The need for thoughtfulness also goes to avoid unpleasant stereotypes, which I have certainly tried to do. The one time Tyrel and Verithe actually discuss racial differences is when they observe that Veri, with his exotic pale looks (okay, I haven't entirely shaken off my thing for attractive white boys, nor do I really want to 100% of the time), bears an unfortunate resemblance to the barbaric raiders pursuing them. I knew I didn't want to follow the tradition in speculative fiction reaching to Tolkien and further, with swarthy invading hordes defended against by the noble Nordic heroes. Although, while avoiding spoilers, I will say I couldn't resist making the villain and hero distinction much less clear-cut than it appears at first. Isn't that as accurate a vision of the future as any?

Speaking of the future, I know I will be writing more IRL romance from now on. For one thing, I have sequel ideas for Thornless Rose to develop. And also, I hope, more interracial couples where neither one is white. Given the diversity of the world as it is, as it will be, and as it might be, it would be unrealistic to do otherwise.

Thornless Rose – by T.C. Mill – Now Available from Storm Moon Press for just $3.99 (ebook)!

Tyrel Uvieras, a bodyguard serving the Union of planetary governments, has been assigned his most interesting charge yet: Verithe Jerrith, Union's ambassador to what might be the most cursed planet in the galaxy. Something distinctly unsavory surrounds Corrina, whose first contact with Union space came through the stolen equipment of a stranded spaceship. Yet, Union policy requires an answer to the Corrinans' request for negotiations. The best they can do is send a well-prepared diplomatic party—if it's possible to prepare for what they find on the planet's surface.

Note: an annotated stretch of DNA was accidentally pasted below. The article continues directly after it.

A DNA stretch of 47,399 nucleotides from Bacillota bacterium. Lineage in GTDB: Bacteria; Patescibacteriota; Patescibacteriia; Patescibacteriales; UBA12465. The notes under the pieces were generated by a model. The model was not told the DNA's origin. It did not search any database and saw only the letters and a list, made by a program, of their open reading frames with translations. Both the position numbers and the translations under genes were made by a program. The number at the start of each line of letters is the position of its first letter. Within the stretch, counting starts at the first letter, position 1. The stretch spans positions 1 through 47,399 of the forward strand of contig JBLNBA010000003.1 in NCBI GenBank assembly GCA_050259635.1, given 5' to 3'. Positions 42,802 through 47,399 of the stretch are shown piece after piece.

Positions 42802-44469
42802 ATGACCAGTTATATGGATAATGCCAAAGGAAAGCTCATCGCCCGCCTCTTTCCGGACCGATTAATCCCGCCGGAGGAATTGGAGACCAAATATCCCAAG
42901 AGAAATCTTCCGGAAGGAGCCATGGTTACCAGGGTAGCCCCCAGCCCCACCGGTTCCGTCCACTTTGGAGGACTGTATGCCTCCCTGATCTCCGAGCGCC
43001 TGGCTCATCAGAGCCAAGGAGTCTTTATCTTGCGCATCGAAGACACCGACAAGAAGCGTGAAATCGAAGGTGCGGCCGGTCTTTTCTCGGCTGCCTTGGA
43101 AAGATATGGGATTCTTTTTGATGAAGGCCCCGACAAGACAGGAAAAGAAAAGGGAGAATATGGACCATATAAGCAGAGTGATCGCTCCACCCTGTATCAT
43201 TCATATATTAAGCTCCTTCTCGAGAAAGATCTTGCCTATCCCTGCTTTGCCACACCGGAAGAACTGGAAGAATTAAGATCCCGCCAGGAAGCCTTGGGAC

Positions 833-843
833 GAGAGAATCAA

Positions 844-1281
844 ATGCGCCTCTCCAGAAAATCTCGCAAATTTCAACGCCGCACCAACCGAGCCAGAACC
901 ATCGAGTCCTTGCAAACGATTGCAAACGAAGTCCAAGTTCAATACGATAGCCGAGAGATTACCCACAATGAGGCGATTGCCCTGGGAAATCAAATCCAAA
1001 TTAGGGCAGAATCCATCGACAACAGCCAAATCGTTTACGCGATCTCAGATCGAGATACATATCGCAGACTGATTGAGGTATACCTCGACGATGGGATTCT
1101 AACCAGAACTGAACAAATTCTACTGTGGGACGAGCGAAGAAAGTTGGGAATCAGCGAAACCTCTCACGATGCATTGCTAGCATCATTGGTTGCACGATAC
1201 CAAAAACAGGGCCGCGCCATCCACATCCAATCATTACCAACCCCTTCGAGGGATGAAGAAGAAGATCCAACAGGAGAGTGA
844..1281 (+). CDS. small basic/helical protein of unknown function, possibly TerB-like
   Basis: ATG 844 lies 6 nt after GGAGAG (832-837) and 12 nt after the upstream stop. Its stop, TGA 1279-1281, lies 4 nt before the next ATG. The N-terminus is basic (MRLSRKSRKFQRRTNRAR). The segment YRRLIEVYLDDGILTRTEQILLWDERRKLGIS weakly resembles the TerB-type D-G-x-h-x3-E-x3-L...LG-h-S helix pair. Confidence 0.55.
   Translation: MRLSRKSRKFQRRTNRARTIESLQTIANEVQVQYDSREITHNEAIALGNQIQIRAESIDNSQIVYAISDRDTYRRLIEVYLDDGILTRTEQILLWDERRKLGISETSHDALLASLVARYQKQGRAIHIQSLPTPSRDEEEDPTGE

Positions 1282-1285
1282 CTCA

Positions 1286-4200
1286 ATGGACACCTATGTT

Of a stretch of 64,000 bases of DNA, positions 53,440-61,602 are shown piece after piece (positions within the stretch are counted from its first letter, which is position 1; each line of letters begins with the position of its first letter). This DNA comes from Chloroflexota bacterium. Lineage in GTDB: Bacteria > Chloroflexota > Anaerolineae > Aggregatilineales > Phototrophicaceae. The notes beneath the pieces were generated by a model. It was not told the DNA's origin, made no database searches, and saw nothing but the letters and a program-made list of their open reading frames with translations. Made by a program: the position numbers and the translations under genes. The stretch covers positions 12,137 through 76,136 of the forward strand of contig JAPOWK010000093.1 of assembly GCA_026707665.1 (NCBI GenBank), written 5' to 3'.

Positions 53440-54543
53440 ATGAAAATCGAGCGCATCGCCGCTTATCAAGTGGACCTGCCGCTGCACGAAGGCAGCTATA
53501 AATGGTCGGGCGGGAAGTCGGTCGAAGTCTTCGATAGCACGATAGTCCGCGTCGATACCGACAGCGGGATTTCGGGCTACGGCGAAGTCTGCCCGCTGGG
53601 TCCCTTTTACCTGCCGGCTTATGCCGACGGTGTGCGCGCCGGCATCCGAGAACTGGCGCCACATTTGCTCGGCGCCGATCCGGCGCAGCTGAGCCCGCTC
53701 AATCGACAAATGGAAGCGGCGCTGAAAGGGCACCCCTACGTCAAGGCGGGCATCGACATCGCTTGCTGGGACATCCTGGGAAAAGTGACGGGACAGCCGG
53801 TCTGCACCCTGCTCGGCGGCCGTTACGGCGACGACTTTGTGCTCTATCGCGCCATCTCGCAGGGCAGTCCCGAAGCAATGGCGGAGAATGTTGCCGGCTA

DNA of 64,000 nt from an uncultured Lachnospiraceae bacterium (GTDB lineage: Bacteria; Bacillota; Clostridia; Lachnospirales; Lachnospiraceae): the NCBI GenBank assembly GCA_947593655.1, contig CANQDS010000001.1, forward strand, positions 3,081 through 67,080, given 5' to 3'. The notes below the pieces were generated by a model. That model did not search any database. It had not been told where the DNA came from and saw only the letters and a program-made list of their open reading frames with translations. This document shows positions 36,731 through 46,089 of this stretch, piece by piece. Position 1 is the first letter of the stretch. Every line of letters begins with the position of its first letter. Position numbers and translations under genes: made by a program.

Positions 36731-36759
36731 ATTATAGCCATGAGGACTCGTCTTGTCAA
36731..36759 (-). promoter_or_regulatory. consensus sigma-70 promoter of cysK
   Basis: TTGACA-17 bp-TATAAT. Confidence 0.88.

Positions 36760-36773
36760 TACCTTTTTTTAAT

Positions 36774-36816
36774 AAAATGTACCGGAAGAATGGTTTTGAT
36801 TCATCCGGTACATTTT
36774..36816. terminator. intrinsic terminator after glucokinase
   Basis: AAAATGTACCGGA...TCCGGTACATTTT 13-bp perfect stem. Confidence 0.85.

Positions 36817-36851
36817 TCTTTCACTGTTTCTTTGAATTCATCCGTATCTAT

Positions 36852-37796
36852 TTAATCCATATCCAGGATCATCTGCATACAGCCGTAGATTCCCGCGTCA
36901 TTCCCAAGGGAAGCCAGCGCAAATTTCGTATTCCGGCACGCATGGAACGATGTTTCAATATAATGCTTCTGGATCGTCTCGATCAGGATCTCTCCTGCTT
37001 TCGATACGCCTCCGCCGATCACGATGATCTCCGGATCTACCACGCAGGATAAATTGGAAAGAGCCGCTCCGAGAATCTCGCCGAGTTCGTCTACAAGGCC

Tyrel and Verithe discover a mutual attraction, though Tyrel also thinks Verithe perhaps too lighthearted given their dire mission and certainly too gentle—like a thornless rose—to survive long in a dangerous world without protection. Tyrel tries to provide that protection, but the two men are captured in what is just the beginning of their descent into barbarity and treachery. They will be called upon to make unbelievable sacrifices and confront the "curse" of Corrina that brings out people's darkest desires, endangering sanity and soul. Even their feelings for each other might not give them the strength to endure.


  1. I like your point about avoiding stereotypes. That is key when writing ANY IR. I'm very interested to read this. Thx for the blogpost!

  2. Thanks for reading, S. Lira! And yes, the stereotypes are what I worry about most after writing something--I'm worried about all the gunk that's in my subconcious, however hard I try to eradicate it. I guess that's a risk whatever you write, but the payoff is worth it.